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Brexit In Orbit: U.S. Think Tank Publishes Report On Brexit And Its Impact On The UK Space Sector

Great Britain and Ireland. Image courtesy of the European Space Agency.

The impending separation of the United Kingdom from the European Union (or “Brexit”) will have a seismic effect upon British society and commerce, and the growing British space sector will be no exception. A new report by The Aerospace Corporation’s Center for Space Policy and Strategy (CSPS), What Brexit Means for UK Space Leadership, explores the decisions the UK space sector will face and the possible ramifications of those decisions.

“The world is watching as the UK maneuvers its way through Brexit,” said Gina Galasso, managing director of Vaeros Ltd., Aerospace’s UK subsidiary and co-author of the CSPS report. “The decisions the UK faces in its space sector will not just affect where and how much it spends on space, but also the possible role the UK could play in the global space enterprise, post-Brexit.”

British involvement in the Galileo global navigation satellite system has been one of the most fraught space-related challenges of Brexit. Over the course of the summer of 2018, the UK and EU engaged in a very public negotiation over the possible roles the UK could retain in the deployment of Galileo, ending in an announcement from UK Prime Minister Theresa May in September that the UK would pursue its own sovereign satellite system through the UK Space Agency. Such a system would need to support approximately 30 satellites — a tremendous financial commitment for an agency with total expenditures of just $500 million over FY17-18. Among other topics, the authors of What Brexit Means for UK Space Leadership outline alternative approaches to filling the gap left by Galileo in the UK space program, pointing to more cost-effective and strategic alternatives.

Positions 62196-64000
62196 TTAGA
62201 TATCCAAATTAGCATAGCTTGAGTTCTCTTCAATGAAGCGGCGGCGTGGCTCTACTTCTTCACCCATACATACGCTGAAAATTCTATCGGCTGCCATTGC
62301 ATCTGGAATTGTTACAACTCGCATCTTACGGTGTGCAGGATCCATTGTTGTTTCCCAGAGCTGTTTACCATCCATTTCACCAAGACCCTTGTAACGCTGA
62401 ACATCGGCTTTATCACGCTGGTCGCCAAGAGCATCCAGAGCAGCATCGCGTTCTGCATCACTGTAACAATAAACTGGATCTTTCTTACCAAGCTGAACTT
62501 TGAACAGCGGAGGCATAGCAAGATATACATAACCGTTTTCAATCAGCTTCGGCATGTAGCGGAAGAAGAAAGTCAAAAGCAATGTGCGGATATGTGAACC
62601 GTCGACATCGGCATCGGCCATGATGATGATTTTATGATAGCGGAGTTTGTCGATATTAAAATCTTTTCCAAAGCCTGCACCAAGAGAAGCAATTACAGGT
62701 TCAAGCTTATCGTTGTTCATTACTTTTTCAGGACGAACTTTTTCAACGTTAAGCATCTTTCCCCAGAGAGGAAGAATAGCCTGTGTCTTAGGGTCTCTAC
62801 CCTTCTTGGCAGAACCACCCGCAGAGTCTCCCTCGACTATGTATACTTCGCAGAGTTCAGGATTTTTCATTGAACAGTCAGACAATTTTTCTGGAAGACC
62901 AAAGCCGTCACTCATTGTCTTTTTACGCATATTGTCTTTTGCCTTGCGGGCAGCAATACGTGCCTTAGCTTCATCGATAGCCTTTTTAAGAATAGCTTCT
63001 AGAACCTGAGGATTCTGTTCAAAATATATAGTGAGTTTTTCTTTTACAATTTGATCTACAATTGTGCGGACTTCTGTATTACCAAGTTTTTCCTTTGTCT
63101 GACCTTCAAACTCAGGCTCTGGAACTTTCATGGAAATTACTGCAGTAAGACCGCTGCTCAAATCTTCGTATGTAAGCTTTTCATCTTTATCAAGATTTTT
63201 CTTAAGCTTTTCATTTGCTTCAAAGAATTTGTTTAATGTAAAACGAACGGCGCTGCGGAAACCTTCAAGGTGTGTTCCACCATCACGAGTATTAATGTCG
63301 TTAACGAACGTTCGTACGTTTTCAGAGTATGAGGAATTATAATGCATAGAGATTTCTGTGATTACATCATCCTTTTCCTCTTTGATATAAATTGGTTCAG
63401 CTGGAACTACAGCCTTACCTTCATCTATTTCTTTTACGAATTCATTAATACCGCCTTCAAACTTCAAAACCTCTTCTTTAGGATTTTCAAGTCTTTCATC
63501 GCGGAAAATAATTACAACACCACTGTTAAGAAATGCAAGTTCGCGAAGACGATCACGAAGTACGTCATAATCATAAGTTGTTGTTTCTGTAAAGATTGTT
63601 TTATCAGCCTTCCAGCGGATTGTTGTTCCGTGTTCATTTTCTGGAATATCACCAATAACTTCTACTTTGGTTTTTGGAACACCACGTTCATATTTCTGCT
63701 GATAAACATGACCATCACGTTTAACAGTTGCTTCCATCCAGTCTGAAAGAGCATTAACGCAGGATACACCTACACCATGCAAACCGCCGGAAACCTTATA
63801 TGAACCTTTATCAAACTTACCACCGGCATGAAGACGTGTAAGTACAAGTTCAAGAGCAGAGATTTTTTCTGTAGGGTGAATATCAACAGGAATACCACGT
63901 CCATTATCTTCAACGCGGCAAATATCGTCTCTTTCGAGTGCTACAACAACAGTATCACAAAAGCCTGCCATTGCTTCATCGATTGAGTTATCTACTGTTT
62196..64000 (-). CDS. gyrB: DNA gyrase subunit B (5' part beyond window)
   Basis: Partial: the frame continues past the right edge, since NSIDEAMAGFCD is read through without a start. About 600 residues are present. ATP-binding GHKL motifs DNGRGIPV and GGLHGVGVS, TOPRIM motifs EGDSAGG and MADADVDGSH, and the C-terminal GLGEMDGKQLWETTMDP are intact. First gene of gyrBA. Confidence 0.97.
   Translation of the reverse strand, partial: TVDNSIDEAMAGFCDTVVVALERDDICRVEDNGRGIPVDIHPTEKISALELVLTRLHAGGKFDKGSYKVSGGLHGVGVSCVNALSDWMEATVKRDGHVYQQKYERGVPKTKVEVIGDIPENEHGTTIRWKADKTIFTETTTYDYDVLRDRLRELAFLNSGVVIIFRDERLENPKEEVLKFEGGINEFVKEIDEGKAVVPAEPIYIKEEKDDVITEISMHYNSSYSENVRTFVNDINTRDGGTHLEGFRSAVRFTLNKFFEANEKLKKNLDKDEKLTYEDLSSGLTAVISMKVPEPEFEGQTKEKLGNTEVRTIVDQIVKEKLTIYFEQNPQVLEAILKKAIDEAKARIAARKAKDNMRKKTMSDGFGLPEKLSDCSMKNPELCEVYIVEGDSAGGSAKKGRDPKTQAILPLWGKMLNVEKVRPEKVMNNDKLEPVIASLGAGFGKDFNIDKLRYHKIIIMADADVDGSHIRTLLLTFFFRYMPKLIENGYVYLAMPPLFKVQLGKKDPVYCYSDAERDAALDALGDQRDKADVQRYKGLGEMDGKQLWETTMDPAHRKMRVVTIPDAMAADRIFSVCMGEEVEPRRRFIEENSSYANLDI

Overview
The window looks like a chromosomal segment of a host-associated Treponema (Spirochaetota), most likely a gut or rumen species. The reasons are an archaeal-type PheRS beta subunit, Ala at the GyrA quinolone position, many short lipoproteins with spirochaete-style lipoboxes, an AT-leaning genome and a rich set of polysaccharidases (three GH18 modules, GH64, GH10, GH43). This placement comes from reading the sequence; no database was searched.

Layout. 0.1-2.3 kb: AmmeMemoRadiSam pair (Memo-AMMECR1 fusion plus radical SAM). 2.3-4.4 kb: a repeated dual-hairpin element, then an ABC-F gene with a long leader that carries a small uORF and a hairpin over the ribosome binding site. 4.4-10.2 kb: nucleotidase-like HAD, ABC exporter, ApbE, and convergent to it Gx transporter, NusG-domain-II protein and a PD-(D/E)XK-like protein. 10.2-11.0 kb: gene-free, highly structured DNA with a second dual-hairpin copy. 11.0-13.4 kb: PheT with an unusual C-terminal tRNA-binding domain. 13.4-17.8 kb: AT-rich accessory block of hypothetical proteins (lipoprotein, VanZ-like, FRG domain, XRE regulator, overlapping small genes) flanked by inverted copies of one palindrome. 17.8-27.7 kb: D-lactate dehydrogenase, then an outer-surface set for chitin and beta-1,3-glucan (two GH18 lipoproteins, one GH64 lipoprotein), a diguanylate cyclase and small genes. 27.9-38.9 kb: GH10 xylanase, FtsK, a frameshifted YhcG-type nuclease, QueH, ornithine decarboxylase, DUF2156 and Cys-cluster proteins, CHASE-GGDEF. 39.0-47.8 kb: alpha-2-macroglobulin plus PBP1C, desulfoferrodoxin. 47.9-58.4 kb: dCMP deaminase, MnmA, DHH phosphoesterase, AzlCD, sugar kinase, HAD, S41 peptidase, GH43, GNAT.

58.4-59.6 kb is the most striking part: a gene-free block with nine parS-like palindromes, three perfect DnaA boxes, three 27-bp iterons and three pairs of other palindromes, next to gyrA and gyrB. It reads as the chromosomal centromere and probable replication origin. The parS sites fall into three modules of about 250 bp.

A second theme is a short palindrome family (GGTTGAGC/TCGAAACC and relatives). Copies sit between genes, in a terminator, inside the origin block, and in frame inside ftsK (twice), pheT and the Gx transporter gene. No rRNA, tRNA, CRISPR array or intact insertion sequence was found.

Central to the question of the UK space sector’s future is the role of the UK Space Agency itself. Currently functioning as an enabler within the space industry — working on space projects in cooperation with industry and academia — the UK Space Agency lacks the staffing and resources it would need to build and administer a national space program. In particular, the UK Space Agency would need to invest heavily in building technical expertise in its ranks in order to create a national space program.

“Brexit will almost certainly create an inflection point for the UK space sector,” said Jamie Morin, executive director of CSPS. “In the aftermath of the referendum, the British government has reviewed its activities in space, and the process has moved entities such as the UK Space Agency and the Ministry of Defence to coordinate more tightly than they have in the past. Regardless of Brexit’s outcome, the UK can take considered, deliberate steps that benefit its space sector, including expanding the capacity of its space agency.”

To learn more, download the CSPS report at

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